• Lighthouse: Lighthouse is a testing tool for PWA provided by Google to analyze app under test for accessibility and performance metrics. This is an open-source tool that tests an application against the PWA guidelines, including:
  1. Testing the app offline or in an unstable network.
  2. Reviewing of the app is served from a secure origin, i.e., HTTPS.
  3. If the PWA is reasonably quick.
  4. Verifies if the PWA uses accessibility best practices.
Read: Different Types of Test Automation Frameworks

When to use a Native App, Hybrid App, Web App, or Progressive Web App?

Let's examine the criteria that developers must consider when choosing the type of application for any business.

Business case

PWAs and web apps are the preferred options if you want a quick Time To Market and want to reach out to a larger audience because PWAs are primarily web apps and websites accessible on both mobile devices and desktops. If your goal is to reach a wider audience, native applications need dedicated dev teams, which are significantly more expensive than the alternatives. A hybrid app is the best option if the app's features are not too complex.


Web applications are the most economical as they require few resources. Native apps and hybrid apps, on the other hand, have a high cost of maintenance because they must have compatibility with multiple platforms and require dedicated teams. PWAs are also less expensive since they are web apps built to function as apps on any mobile device.


Web applications are less secure than hybrid apps, PWAs, and native applications. Multi-Factor Authentication (a proper functionality when an application has login functionality) is easier to use in native apps than PWAs.

End-user experience

Native applications provide the best end-user experience built specifically for each platform. Hybrid apps, web, and PWAs also offer a positive user experience; however, unlike native apps, they cannot take advantage of advanced features and capabilities such as geofencing and cameras.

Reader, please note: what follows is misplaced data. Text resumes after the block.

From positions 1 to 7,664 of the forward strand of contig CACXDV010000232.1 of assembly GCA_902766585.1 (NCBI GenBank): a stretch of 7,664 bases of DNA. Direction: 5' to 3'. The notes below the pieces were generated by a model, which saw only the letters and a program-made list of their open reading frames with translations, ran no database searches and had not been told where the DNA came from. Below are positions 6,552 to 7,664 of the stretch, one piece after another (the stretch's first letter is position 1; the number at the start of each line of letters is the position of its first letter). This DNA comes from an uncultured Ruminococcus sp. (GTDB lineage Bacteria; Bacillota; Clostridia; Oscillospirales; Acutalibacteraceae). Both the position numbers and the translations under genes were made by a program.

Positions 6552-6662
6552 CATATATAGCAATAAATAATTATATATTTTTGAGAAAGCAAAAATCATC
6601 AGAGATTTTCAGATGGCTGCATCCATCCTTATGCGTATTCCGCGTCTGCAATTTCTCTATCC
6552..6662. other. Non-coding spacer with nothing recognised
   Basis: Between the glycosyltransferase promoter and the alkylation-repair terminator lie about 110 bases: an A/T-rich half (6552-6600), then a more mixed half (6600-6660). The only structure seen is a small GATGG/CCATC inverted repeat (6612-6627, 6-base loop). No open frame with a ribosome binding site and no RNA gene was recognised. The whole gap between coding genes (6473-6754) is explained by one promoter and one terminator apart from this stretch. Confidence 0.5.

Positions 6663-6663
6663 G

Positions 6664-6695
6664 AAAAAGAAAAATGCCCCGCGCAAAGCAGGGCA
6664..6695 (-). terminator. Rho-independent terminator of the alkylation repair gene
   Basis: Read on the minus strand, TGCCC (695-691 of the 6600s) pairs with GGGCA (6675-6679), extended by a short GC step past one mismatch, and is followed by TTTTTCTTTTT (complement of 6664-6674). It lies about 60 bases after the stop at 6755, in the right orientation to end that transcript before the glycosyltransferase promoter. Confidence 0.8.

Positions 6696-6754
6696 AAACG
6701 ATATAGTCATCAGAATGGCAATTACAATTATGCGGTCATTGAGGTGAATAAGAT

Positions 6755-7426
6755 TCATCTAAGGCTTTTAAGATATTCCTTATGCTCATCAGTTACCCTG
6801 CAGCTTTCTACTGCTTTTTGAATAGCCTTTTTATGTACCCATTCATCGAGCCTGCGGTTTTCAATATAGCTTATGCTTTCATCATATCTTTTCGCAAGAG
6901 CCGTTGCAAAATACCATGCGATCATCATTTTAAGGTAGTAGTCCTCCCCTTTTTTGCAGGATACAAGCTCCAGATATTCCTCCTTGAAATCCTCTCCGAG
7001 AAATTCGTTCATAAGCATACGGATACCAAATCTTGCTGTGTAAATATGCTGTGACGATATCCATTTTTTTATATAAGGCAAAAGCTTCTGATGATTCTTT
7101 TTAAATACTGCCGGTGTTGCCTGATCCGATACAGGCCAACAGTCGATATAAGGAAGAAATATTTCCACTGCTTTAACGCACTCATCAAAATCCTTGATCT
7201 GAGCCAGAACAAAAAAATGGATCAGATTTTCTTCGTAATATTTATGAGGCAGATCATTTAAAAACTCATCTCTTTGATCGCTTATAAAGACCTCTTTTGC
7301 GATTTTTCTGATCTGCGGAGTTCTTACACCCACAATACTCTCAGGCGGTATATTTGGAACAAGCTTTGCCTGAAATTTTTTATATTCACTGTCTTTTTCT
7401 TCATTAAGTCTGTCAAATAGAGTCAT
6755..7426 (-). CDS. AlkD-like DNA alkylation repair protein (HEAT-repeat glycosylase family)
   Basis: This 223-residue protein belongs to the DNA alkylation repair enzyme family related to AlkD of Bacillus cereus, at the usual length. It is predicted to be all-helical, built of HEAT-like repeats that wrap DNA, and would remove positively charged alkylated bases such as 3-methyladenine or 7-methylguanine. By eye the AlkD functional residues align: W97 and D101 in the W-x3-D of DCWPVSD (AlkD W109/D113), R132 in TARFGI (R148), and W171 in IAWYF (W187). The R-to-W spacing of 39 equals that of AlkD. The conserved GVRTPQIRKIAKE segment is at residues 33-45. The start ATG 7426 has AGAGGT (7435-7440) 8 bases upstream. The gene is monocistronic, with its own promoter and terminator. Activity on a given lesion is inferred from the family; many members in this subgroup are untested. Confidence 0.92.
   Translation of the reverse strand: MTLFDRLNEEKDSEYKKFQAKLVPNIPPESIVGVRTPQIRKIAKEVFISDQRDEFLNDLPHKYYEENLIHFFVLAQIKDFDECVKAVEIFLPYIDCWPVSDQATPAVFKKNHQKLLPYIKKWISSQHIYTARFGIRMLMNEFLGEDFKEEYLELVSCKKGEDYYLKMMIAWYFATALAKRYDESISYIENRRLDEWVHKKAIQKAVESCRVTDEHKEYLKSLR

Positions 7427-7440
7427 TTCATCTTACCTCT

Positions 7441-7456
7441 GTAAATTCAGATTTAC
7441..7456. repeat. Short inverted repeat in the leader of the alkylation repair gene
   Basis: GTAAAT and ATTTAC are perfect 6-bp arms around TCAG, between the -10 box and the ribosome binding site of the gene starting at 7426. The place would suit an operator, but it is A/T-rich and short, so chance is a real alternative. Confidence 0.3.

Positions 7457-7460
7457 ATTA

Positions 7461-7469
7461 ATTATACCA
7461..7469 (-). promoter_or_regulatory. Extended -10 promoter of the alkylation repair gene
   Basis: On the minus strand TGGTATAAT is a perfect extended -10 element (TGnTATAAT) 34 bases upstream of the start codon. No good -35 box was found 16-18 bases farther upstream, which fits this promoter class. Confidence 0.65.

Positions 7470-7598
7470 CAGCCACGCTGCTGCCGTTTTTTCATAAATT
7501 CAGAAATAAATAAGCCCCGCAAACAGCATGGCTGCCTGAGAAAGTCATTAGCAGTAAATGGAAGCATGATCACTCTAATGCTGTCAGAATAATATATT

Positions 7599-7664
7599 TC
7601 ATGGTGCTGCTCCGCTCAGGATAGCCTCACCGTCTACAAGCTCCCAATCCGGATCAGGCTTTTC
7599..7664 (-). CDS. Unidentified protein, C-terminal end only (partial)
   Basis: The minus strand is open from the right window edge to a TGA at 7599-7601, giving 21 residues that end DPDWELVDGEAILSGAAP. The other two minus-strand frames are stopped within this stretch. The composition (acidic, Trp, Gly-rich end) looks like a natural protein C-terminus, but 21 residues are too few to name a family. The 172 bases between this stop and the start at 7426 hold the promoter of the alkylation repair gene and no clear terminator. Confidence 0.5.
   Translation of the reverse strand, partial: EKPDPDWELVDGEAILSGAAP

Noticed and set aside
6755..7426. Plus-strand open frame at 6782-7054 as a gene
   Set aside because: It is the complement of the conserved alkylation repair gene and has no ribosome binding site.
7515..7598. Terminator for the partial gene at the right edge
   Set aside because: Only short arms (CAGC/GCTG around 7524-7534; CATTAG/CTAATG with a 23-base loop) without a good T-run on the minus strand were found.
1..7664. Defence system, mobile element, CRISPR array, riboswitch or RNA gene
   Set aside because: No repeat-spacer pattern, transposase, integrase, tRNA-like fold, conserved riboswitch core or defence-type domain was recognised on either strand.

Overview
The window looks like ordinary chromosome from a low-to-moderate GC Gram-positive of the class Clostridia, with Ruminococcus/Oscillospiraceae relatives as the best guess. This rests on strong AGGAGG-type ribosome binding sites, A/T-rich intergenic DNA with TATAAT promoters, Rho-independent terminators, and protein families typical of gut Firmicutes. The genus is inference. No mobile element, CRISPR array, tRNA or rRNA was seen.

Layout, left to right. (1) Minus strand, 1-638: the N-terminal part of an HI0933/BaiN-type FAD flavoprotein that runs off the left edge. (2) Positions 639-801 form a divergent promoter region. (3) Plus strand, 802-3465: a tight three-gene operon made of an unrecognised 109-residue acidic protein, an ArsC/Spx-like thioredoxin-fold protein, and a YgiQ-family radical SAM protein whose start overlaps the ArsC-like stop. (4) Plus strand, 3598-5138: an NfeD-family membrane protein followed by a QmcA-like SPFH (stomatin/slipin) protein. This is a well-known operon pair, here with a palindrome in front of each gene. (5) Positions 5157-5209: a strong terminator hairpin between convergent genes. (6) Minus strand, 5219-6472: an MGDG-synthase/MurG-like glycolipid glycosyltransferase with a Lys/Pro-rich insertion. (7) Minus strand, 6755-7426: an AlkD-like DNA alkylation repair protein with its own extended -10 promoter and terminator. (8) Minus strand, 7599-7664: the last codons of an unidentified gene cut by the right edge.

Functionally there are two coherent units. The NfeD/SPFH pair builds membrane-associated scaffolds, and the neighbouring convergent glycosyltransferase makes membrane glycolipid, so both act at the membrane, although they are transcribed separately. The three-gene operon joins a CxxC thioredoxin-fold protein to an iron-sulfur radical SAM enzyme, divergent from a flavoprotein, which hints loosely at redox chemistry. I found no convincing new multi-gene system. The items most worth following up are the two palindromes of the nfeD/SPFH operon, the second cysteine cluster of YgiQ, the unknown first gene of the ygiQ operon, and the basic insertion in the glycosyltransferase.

Also see: What is End to End Testing

Local device access

If your app requires device-specific features, then native or hybrid apps are the best options. PWAs and web apps cannot leverage the local device features and functionalities as much.


Native, web, hybrid, and PWA applications have advantages and downsides. You will need to determine the type of application you will develop based on your business requirements. The key to deploying various apps ultimately depends on the features, needs, and goals of the application you are creating. No matter which type of app you shortlist for your business, extensive cross platform testing is necessary for delivering a high-quality user experience and increasing customer engagement.


1. Is PWA native or hybrid?

Progressive web apps (PWA) are similar to hybrid apps in many aspects: both connect the native and web development, but in different ways. Though some of these apps are available in the Google Play Store and iOS AppStore, users may frequently download them directly from their respective websites.

2. What is the difference between a standard website and PWA?

Installation is a significant distinction between a PWA and a web app. Users can install PWA on any platform, whether mobile or desktop. Nevertheless, a web application is built to operate within a web browser and cannot be installed on a device. 

3. Do PWAs require a browser?

PWAs can run on the browser and be installed directly on the user's home screen to provide an immersive, full-screen experience.

4. What does manifest file mean in PWA?

It is a JSON file with information such as the app's name and start URL. These variables are known as members and determine how your app appears to end-users. It also includes the elements necessary to make a PWA have an identical style of an application and ensures that it is discoverable.

Native, Web, Hybrid, & Progressive Web Apps: Development and Testing